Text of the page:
US banks take mature TS market to next digital level
The North American market is already at a point of sophistication with its tech-led banking and treasury capabilities. US transaction bankers reveal the next stages of the market's digitization.
The North American transaction banking market has reached a point of sophistication in its products and services. To push innovation forward, the next step is to develop new platforms. The race is on to create a fully digitized method of corporate banking.
Michael Fossaceca, head of Citi treasury and trade solutions, North America, says: “In the US, we are operating in a mature market. We work with our clients by providing core services, but we also go beyond by providing them with data and analytics to help them make better-informed decisions.”
The result of this is the expectation of ever-more sophisticated ways of using technology. Having an efficient tech on-boarding process and being able to provide the clients with good mobile functionality is no longer something that will set a bank apart in transaction services.
Therefore, it is their individual services that will make the difference.
We are seeing the emergence of more fast-growing technology companies
Citi has developed the eBAM through its CitiDirect BE platform, which allows the management of several accounts from one access point. Documents can be submitted electronically, making the process of opening and managing accounts paperless in Citi’s US and Canadian branches.
This offering provides a granular level of detail, and the challenge lies in utilizing that data to their full extent. The shift to a digital approach of making and receiving payments means the banks now have a wealth of data available.
Citi has established the treasury advisory group to help its treasury and trade clients to analyse their flows, and identify opportunities to see best practice in their business and working capital utilization.
“We are using technology the way it is meant to be used, and this is an exciting time,” says Fossaceca.
Clients have built up their internal enterprise resource planning (ERP) platforms to the most modern structures. Now they want to capitalize upon their sizeable investments in their tech infrastructures.
And it is not only the MNCs that are now using globally connected ERP systems and adopting internal payment structures. They are looking further down their chain to find even greater levels of efficiency.
Jon Richman, head of trade finance and financial supply chain, Americas, at Deutsche Bank, says: “In the supply chain finance space, ability to structure large programmes and to provide extensive cross-border coverage with efficient supplier on-boarding are becoming the key differentiators – more so than the technology platform.”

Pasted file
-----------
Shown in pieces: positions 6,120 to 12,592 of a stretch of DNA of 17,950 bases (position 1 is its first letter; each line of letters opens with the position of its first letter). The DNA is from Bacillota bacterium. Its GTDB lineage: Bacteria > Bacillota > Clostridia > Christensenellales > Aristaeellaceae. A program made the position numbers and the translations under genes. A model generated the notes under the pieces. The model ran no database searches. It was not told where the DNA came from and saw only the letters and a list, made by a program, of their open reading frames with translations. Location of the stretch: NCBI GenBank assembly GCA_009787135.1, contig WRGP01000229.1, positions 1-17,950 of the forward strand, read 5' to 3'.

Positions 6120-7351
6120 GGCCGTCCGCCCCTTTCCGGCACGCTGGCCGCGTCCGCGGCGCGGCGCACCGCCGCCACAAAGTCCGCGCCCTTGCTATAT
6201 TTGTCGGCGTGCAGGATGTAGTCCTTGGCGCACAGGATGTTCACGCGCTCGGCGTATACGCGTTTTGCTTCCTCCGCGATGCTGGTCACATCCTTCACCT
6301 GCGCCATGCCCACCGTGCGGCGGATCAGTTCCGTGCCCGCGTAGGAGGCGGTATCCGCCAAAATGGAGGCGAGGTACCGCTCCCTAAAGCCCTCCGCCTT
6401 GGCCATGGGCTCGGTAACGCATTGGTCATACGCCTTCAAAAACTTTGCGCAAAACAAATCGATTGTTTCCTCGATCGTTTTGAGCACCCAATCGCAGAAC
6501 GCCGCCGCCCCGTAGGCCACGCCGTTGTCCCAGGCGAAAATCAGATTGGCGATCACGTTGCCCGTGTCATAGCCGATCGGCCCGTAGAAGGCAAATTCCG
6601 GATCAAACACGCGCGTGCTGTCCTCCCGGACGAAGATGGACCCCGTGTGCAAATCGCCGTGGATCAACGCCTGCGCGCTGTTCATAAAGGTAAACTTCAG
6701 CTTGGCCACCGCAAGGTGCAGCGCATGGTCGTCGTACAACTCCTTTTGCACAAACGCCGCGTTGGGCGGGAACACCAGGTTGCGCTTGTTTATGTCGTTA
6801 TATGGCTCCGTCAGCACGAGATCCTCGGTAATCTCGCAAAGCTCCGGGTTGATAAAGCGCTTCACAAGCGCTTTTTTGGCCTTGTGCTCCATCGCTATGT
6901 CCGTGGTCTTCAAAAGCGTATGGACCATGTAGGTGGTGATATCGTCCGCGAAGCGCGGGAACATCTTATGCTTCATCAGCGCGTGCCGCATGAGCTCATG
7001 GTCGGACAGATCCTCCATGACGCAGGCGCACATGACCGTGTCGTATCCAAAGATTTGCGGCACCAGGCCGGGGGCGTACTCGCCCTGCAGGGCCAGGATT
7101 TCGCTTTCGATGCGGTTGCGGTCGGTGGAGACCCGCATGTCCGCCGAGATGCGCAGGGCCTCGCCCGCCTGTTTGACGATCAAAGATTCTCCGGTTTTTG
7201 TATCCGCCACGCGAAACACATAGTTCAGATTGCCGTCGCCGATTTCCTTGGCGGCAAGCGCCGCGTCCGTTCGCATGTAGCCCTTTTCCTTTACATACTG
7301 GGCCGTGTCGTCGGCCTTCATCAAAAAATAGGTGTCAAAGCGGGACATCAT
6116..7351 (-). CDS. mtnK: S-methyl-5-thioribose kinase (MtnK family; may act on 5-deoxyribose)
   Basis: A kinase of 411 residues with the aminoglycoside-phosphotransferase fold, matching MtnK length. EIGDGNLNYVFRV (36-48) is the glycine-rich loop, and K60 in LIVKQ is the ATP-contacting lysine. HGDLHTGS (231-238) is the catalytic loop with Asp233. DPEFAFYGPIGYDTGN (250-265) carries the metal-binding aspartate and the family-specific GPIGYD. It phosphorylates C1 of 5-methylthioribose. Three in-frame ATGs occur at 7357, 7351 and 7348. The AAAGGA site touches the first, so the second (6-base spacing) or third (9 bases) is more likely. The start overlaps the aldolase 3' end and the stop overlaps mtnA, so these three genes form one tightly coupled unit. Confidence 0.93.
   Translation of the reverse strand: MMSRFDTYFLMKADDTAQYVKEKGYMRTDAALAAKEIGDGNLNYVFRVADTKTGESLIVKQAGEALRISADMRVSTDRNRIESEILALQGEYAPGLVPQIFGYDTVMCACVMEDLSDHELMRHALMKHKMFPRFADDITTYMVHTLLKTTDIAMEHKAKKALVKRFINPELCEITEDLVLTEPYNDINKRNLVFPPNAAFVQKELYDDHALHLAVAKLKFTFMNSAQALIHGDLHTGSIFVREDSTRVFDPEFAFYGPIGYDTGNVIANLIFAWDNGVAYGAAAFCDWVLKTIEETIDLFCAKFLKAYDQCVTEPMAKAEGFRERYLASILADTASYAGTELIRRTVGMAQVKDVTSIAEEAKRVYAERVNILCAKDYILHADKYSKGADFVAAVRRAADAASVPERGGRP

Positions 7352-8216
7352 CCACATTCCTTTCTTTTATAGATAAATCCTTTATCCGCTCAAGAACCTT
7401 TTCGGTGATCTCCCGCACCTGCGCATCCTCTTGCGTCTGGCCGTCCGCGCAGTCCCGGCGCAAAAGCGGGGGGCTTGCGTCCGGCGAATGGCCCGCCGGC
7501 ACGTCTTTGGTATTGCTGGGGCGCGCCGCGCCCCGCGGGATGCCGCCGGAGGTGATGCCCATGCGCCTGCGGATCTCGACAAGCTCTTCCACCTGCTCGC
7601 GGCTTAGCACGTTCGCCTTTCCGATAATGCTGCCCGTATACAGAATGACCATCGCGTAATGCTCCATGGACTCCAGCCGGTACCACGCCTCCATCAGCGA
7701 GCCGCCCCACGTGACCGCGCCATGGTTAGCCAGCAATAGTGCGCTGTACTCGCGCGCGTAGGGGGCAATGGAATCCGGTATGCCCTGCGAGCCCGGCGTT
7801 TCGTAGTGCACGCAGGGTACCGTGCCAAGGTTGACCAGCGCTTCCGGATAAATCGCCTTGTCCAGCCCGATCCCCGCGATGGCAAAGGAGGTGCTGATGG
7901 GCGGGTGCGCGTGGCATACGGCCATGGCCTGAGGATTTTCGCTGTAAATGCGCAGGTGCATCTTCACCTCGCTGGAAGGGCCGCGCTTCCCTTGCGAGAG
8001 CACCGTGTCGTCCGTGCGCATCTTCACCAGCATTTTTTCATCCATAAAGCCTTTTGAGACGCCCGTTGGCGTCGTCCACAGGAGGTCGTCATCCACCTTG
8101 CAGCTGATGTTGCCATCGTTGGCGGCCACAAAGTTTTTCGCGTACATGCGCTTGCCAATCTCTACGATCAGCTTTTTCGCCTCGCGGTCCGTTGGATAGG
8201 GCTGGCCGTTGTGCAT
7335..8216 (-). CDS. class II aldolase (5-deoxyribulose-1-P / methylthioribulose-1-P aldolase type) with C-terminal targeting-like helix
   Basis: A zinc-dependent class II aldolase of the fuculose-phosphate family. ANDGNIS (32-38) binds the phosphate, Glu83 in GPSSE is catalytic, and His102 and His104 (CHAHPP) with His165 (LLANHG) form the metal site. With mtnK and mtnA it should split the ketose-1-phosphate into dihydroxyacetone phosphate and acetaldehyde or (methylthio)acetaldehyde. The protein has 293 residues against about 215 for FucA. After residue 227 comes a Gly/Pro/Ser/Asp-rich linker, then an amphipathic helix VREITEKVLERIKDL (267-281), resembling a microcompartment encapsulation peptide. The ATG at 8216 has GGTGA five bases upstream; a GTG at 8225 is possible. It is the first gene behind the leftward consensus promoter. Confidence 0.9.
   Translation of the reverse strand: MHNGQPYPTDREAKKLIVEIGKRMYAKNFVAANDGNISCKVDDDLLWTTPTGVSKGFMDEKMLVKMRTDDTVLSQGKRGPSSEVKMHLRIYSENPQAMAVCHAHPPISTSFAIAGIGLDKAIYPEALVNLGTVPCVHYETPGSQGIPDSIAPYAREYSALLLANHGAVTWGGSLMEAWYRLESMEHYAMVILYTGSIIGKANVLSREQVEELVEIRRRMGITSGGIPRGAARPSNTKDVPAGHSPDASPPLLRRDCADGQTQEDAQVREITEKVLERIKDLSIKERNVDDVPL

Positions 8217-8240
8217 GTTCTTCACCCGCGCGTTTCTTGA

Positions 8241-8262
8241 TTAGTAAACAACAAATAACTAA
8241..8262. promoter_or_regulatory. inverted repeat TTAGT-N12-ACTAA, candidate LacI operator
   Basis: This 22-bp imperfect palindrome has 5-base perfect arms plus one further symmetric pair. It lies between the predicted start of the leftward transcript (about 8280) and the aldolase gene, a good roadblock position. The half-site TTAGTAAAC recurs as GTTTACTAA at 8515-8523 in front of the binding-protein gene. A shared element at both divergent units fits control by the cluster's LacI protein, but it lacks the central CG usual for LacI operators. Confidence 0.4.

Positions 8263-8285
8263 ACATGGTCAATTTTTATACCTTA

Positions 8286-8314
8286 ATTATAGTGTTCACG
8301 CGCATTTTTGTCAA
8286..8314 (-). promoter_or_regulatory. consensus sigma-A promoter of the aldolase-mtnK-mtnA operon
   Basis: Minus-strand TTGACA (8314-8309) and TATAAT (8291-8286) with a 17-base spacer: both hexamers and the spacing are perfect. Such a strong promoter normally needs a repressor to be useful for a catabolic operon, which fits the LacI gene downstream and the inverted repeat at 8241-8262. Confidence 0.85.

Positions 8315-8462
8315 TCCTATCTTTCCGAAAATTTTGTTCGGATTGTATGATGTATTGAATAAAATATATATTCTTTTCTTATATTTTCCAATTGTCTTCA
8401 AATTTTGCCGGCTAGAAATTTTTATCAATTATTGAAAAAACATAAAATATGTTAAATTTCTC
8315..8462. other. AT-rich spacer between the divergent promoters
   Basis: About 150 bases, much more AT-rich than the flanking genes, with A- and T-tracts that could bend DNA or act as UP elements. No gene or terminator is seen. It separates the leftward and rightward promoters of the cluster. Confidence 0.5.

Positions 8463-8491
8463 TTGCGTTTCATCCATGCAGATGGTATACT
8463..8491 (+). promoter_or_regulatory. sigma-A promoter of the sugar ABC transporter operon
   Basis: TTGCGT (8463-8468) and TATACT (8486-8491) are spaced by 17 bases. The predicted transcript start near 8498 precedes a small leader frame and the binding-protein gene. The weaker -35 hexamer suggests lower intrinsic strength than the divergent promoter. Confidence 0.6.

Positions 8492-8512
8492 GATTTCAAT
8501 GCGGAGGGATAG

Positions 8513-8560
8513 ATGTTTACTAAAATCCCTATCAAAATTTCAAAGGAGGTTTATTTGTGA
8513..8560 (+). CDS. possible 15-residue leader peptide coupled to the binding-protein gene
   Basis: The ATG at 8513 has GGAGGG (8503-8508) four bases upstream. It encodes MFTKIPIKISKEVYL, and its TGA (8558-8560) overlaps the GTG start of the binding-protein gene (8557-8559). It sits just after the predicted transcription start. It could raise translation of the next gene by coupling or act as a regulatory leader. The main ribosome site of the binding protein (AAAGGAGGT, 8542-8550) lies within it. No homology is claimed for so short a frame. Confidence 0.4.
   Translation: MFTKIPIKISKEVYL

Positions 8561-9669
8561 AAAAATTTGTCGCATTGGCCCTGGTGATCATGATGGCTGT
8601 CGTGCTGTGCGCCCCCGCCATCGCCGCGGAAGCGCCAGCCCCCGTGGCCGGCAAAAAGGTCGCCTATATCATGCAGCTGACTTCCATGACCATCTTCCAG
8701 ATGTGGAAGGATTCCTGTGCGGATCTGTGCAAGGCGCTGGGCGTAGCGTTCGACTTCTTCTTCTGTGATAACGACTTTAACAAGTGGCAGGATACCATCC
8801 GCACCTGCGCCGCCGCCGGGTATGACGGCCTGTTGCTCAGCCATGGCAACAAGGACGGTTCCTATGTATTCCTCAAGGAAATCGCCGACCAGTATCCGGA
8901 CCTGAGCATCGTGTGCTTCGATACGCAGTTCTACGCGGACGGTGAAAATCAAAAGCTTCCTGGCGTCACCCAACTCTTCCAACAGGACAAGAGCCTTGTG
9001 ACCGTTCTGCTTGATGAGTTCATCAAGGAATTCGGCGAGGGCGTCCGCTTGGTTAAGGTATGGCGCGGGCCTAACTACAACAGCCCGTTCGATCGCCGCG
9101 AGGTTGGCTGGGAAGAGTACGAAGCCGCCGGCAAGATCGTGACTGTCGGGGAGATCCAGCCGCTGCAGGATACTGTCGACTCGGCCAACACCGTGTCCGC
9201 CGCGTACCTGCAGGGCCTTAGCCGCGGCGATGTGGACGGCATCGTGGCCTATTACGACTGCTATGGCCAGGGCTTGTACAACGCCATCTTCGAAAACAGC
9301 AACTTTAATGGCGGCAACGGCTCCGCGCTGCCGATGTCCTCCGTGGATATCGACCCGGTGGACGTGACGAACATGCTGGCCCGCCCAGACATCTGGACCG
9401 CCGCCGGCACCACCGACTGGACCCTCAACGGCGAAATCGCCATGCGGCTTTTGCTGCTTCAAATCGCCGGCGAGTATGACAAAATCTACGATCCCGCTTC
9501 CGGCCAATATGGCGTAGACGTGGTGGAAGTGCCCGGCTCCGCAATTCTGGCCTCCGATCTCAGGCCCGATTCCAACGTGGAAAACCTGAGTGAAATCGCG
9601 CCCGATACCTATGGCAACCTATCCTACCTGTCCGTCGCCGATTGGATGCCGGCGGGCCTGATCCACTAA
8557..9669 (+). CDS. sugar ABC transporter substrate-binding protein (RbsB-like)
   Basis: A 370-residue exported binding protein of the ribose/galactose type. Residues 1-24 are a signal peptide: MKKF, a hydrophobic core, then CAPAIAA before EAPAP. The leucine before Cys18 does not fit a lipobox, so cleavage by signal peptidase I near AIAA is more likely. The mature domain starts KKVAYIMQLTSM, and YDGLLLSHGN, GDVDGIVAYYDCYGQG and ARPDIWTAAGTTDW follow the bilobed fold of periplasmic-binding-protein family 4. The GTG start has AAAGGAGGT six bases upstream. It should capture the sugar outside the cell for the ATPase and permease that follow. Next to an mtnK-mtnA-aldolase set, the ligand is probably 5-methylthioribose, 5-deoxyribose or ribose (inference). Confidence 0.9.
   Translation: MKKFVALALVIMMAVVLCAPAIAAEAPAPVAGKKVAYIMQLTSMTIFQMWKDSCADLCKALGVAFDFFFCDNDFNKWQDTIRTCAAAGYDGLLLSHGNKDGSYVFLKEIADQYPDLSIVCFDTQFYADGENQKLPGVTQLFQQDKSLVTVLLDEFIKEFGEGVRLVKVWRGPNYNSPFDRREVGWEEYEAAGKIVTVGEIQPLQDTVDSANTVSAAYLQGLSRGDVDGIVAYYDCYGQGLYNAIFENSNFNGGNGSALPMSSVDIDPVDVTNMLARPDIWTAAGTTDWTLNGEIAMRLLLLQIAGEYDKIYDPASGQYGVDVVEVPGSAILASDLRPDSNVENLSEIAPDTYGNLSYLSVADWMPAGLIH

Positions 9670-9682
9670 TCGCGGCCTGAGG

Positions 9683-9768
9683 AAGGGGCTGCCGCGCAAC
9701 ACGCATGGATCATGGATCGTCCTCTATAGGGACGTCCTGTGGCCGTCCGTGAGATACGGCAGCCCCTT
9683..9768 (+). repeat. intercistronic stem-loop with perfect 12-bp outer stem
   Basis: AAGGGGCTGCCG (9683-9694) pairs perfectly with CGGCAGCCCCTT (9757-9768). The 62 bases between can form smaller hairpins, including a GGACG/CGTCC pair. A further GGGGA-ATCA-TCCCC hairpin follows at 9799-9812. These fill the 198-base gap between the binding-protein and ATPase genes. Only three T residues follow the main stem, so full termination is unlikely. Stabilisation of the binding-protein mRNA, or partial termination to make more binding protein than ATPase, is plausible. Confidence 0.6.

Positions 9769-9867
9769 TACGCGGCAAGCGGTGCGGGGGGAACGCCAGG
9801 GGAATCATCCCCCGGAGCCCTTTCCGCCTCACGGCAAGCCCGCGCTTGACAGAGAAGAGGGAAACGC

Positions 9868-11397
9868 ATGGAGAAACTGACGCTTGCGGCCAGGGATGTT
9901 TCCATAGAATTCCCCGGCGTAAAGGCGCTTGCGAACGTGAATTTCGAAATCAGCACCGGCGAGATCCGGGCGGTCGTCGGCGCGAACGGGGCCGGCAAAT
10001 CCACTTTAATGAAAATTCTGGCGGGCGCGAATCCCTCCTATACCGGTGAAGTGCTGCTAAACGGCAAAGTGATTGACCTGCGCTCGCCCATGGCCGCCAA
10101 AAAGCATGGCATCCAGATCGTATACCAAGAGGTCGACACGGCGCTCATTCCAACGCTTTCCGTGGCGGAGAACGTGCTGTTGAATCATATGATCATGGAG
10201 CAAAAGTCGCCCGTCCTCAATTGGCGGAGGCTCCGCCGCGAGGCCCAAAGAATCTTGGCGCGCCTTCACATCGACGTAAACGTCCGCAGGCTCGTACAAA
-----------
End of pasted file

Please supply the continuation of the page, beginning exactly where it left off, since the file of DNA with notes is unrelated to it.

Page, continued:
The pace of change in the tech space is being pushed through by the new entrants to the market, who are innovating at a rate the banks would be unable to replicate. What the banks can do is step up to the table to assist them in their business development needs. The banks are approaching it as an opportunity to both access the newest developments in payments tech, and to potentially on-board the next multinational tech company while they are still at incubator stage.
“We are seeing the emergence of more fast-growing technology companies,” says James Volkwein, head of trade finance and cash management for corporates, Americas, at Deutsche Bank. “What they all have in common is incredibly lean structures. What they need is transparent help and support with obtaining financing.”
The move to a tech-based method of operating comes with its own unique set of challenges, as the threat of cyber attacks emerges as a very modern concern that sits alongside long-established problems around FX risk and fraud. In the past, fraud would have related to individual transactions, but now the industry is learning to contend with the risk of entire databases being replicated.
Businesses are looking to improve efficiency and security in their payments to other companies and to consumers
Dub Newman, BAML
For corporates stepping up their tech provisions for the first time, they are looking to their bank for cyber-security advice.
“We’re actively helping clients with cyber security by providing education so they understand where they could have gaps in their systems,” Galen Robbins, head of global transaction services for commercial banking, business banking and small business, at Bank of America Merrill Lynch (BAML).
The bank has also been investing in bulking up its systems against the evolving threats by creating a client-centric online platform to help address their concerns around the digital threat.
“One highlight is our new fraud-prevention portal, which provides clients a library of helpful information and resources, including white papers, webcasts, a podcast series and videos,” adds Robbins.
Even as it excels in the use of new technology for corporates, the US still has some space to grow when it comes to its use of everyday tech as its dependence on paper is a slow and costly method of operating.
Dub Newman, head of North America global transaction services, BAML, says: “Businesses are looking to improve efficiency and security in their payments to other companies and to consumers. As an example, non-repetitive payments to consumers have been causing difficulties for companies in several industries.”
BAML’s digital disbursements has taken a step to combating the dependence on cheques. The mobile payments platform has enabled corporates to make payments direct to their recipients, and without the need for detailed account information. The removal of sending out and processing cheques from the payment process has brought about a 75% reduction in the cost of the payments.